In this era of remakes and re-dos, companies are looking for ways to take what we once knew and reinvent them. Spy shots and teasers give off a little bit of information, but never enough to form a well-rounded opinion. That only comes with actually seeing and driving the vehicle. Up until that point, it’s all speculation, and people can’t make a call on whether or not the vehicle is worthwhile.
Similarly, I was on the fence about the Ford Ranger coming back. I always liked the old body style that changed very little from year to year. You could always tell a Ranger from the other quarter-ton trucks on the road due to its diminutive size and lack of a crew cab. It wasn’t afraid to be the runt of the litter, and its accessibility to long-travel suspension (I-beams) made it a popular option for prerunner builds. And who could forget the awesome yellow “Splash” trim option?
Still, Ford’s decision to bring back its “little brother” truck nameplate was indicative that midsize trucks were on the uptick. With GM and Toyota duking it out for a few years now, the time was right for the Ranger to return. It’s now suited up with a bigger body, a smaller engine, and internationally inspired aesthetics. As for me, with no strong feeling one way or the other – do I like it? do I loathe it? – I reached out to Ford and got one of my own to try out.
If you want to make a truck today, there are a few things you have to do on the outside:
- Headlights? Make ’em sleek and slim. The narrower the better. Oh, and tilt them upwards so they look a little angry.
- Grille? Bold. Big. Prime real estate for branding, so jam all that you can in there.
- Tailgate? Treat it like a second grille. If you’re not stamping the name on it, you’re a chump.
- Hood? Hope you like bulges, ’cause you’re getting them. Same with “vents.”
Ford ticked the checkboxes on all of the above, aside from the hood vents. The automaker seemed to figure out that discretion is the better part of trendy design language, and with the FX4 being the comparable “off-road” model to counterparts like the ZR2 and TRD Off Road, the sum of its aesthetic parts make a hunky-dory whole.
The paint is “Hot Pepper Red” and is fine by me. Other than black accents in the bumpers and fender flares, and a silver aluminum skid plate up front, there’s not much going on with the colors. I prefer the Ram 1500 Rebel’s two-tone paint over this.
On the whole, I’d call the Ranger’s exterior “okay.” It doesn’t offend me the way a Titan XD does, but it doesn’t excite me like a Ford Raptor does, either. It’s middle-of-the-road and that’s acceptable for a refresh.
Inside the Ranger, the feeling goes from “meh” to “Wow.” I really liked getting to climb into this every morning! The vinyl seats were comfortable and supportive, and I noticed there were seat heating controls to make them useful during wintertime. Here in the middle of summer, however, the all-black interior was not all that pleasant to get into, especially in the afternoon. Thankfully, the A/C (dual zone, by the way) was more than up to the task of cooling off the interior.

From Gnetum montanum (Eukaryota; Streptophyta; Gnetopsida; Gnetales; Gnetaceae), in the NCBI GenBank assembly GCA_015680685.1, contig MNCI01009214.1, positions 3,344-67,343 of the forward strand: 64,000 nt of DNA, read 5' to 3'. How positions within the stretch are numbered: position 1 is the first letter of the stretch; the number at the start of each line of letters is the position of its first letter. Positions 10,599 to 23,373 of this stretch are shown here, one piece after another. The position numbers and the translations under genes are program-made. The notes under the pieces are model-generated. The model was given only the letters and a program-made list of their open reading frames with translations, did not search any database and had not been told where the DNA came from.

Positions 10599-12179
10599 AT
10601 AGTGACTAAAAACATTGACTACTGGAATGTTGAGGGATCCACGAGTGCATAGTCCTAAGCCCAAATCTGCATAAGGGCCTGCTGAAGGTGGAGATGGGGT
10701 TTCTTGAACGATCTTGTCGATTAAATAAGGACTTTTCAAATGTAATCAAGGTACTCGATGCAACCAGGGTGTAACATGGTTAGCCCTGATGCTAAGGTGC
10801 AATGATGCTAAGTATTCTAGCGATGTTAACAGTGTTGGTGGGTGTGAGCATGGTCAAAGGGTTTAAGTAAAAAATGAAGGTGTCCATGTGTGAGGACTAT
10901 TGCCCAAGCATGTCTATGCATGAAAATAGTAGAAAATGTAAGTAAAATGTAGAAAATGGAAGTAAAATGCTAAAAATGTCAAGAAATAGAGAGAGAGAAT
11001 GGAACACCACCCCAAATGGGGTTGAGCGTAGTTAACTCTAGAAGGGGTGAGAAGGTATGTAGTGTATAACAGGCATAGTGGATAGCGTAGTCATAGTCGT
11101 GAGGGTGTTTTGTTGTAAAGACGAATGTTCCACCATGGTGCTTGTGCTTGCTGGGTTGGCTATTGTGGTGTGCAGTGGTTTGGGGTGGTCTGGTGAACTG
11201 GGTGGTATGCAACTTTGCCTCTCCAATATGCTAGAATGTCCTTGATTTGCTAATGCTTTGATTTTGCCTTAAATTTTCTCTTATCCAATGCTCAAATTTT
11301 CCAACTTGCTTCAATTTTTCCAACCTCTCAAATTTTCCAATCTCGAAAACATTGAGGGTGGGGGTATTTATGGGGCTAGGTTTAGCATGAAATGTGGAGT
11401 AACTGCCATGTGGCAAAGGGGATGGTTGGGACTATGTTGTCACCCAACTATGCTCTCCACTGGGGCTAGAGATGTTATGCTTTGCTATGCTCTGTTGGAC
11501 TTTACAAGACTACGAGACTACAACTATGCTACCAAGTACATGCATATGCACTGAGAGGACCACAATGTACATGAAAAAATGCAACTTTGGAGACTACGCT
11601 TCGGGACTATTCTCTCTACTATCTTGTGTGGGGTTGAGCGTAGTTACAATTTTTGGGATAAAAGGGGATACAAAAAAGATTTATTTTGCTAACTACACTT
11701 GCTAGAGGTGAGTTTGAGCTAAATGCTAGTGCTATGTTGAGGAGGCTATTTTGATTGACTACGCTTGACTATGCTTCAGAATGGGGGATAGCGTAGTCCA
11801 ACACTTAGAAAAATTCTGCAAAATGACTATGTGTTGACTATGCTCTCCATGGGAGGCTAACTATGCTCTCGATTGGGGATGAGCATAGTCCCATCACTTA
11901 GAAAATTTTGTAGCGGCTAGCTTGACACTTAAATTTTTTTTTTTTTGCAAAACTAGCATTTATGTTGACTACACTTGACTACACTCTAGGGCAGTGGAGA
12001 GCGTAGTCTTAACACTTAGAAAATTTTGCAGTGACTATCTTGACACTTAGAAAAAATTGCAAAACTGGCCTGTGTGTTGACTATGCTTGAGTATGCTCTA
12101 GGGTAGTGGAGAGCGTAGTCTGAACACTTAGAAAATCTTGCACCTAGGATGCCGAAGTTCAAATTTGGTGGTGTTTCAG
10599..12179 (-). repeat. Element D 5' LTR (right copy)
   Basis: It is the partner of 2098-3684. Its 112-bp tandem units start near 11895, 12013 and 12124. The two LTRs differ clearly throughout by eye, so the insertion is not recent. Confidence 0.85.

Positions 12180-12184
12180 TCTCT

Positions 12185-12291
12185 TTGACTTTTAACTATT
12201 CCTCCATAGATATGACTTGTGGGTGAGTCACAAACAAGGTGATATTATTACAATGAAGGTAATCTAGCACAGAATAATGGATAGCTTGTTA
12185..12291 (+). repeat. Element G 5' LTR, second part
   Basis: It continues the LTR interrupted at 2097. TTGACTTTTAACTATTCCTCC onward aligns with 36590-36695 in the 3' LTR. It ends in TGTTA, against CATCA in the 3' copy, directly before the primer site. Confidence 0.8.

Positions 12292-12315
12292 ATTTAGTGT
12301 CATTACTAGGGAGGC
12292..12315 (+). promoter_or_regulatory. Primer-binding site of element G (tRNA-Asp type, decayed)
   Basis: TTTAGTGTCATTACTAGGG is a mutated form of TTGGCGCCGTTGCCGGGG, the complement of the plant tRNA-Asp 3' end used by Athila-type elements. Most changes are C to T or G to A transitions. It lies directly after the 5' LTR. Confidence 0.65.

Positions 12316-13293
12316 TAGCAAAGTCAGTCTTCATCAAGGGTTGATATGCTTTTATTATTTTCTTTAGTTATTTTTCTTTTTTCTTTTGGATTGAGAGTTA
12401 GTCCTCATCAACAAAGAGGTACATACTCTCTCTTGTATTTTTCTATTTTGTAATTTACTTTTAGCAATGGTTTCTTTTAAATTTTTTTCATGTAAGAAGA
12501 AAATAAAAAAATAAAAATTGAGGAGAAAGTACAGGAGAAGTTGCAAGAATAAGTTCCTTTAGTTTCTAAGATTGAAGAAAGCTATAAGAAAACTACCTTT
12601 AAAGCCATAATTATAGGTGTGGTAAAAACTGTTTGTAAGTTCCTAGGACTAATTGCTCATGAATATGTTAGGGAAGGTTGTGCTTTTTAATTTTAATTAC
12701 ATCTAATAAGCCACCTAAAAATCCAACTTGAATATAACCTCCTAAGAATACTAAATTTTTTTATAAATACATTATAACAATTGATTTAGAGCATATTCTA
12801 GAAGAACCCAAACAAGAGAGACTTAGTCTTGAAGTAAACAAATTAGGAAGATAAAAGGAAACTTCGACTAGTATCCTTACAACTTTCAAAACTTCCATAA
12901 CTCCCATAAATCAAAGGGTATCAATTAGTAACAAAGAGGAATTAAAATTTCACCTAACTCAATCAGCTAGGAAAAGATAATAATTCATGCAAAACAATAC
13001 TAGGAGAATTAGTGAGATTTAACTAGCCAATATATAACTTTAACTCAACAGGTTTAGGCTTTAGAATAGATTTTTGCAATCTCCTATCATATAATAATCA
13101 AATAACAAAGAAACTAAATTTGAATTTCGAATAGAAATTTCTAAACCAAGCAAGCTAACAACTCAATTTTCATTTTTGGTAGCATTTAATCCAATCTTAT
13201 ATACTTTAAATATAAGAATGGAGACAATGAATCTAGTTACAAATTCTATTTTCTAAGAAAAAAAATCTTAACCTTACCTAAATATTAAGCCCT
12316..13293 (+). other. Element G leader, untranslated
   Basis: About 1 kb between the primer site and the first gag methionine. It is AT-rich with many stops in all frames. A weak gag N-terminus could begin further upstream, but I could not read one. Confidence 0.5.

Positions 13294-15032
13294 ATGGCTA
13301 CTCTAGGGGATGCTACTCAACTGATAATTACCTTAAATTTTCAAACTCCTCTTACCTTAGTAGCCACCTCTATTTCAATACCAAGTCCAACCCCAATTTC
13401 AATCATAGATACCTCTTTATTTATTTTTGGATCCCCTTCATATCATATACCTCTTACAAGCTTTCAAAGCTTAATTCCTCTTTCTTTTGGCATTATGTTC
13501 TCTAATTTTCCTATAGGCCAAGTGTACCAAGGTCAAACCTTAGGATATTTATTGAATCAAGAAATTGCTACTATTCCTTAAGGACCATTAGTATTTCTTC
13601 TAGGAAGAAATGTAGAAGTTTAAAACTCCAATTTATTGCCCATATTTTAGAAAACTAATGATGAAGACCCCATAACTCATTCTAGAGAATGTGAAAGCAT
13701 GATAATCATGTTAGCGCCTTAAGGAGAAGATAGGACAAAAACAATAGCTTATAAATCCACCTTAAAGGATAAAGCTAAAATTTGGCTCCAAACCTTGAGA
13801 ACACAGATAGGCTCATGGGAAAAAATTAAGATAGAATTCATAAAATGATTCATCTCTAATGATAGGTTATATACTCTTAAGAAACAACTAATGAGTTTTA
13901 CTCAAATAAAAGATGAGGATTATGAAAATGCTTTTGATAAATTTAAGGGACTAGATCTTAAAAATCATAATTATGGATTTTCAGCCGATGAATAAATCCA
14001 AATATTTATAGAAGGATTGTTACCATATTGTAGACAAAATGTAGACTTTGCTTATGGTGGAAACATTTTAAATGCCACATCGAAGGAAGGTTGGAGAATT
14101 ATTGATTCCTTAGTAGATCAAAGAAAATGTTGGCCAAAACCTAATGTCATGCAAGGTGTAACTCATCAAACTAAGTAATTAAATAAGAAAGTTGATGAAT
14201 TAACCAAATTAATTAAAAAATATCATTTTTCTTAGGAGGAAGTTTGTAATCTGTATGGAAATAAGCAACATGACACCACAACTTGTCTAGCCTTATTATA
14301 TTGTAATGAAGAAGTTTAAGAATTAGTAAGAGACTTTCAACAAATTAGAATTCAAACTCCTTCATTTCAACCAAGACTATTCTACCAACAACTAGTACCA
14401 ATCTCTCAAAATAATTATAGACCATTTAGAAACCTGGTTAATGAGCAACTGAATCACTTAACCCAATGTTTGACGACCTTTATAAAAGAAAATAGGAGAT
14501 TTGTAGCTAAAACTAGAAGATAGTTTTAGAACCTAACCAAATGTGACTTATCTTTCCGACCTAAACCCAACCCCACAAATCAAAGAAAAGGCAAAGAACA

A cornerstone of modern trucks, the infotainment center stretches about eight inches across and holds a lot of functionality within its touchscreen interface. A/C, music, navigation, phone calls, and more can all be commanded upon from the screen. It was easy and intuitive to get my phone set up with a Bluetooth connection and import my contacts. The system offered to read off text messages while I was driving, which I found helpful and let me focus on the road.
Below the touchscreen, the buttons for controlling the audio and A/C systems were easily reachable. There were also outlets for 12V DC connectors and below those, USB ports as well. Near the USB ports were six buttons to control things like the locking rear differential, auto start/stop (which I had to press every time I got in; I hate auto start/stop), traction control, and so on. The floor shifter was the last piece of the puzzle before getting to the center console cubby. The cubby was really small, no bigger than a cubic foot, and I didn’t see the point it using it for storage space beyond, say, sunglasses and a small toolkit.
Rear passengers suffer, as is their lot in life when it comes to midsize trucks. I’m six feet tall and did not enjoy sitting in the back, even with the front seat moved all the way to where a six-foot-tall driver would still be comfortable. I’d feel bad if I had to drive anyone my height or taller in the backseat of the Ranger. Their legs would have almost nowhere to go!
Inline-fours are nothing new to Ford Rangers, but turbocharged ones are. Under the hood of every 2019 Ranger, the only engine offered is the EcoBoost 2.3-liter I4. Trim levels don’t do anything to crank up the tuning or add more power; from the fleet-tier XL to the primo Lariat FX4 like I drove, one and all receive the same engine and transmission.